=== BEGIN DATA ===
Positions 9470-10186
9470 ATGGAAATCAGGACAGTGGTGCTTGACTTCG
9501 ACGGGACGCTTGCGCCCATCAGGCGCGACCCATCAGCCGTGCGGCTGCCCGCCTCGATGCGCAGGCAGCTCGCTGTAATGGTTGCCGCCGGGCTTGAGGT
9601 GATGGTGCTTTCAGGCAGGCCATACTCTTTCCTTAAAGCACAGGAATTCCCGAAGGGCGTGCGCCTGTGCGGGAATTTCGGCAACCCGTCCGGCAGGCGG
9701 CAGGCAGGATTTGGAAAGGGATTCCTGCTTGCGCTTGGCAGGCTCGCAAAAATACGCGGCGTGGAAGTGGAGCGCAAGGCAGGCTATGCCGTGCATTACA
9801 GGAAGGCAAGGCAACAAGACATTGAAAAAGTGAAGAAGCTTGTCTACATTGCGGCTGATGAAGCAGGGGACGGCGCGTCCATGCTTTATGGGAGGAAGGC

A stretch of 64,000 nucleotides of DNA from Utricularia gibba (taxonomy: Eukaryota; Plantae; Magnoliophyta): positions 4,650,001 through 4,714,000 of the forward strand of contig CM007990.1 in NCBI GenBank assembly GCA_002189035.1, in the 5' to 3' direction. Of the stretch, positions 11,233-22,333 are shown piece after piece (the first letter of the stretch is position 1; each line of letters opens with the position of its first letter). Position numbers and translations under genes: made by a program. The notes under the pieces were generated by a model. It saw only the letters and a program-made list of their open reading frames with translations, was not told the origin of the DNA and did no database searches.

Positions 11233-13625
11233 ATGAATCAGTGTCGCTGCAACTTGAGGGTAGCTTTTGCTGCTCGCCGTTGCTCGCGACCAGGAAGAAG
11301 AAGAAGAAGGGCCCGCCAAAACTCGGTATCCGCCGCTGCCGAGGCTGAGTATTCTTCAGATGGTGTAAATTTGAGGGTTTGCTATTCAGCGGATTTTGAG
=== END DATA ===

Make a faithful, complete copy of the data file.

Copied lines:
Positions 9470-10186
9470 ATGGAAATCAGGACAGTGGTGCTTGACTTCG
9501 ACGGGACGCTTGCGCCCATCAGGCGCGACCCATCAGCCGTGCGGCTGCCCGCCTCGATGCGCAGGCAGCTCGCTGTAATGGTTGCCGCCGGGCTTGAGGT
9601 GATGGTGCTTTCAGGCAGGCCATACTCTTTCCTTAAAGCACAGGAATTCCCGAAGGGCGTGCGCCTGTGCGGGAATTTCGGCAACCCGTCCGGCAGGCGG
9701 CAGGCAGGATTTGGAAAGGGATTCCTGCTTGCGCTTGGCAGGCTCGCAAAAATACGCGGCGTGGAAGTGGAGCGCAAGGCAGGCTATGCCGTGCATTACA
9801 GGAAGGCAAGGCAACAAGACATTGAAAAAGTGAAGAAGCTTGTCTACATTGCGGCTGATGAAGCAGGGGACGGCGCGTCCATGCTTTATGGGAGGAAGGC

A stretch of 64,000 nucleotides of DNA from Utricularia gibba (taxonomy: Eukaryota; Plantae; Magnoliophyta): positions 4,650,001 through 4,714,000 of the forward strand of contig CM007990.1 in NCBI GenBank assembly GCA_002189035.1, in the 5' to 3' direction. Of the stretch, positions 11,233-22,333 are shown piece after piece (the first letter of the stretch is position 1; each line of letters opens with the position of its first letter). Position numbers and translations under genes: made by a program. The notes under the pieces were generated by a model. It saw only the letters and a program-made list of their open reading frames with translations, was not told the origin of the DNA and did no database searches.

Positions 11233-13625
11233 ATGAATCAGTGTCGCTGCAACTTGAGGGTAGCTTTTGCTGCTCGCCGTTGCTCGCGACCAGGAAGAAG
11301 AAGAAGAAGGGCCCGCCAAAACTCGGTATCCGCCGCTGCCGAGGCTGAGTATTCTTCAGATGGTGTAAATTTGAGGGTTTGCTATTCAGCGGATTTTGAG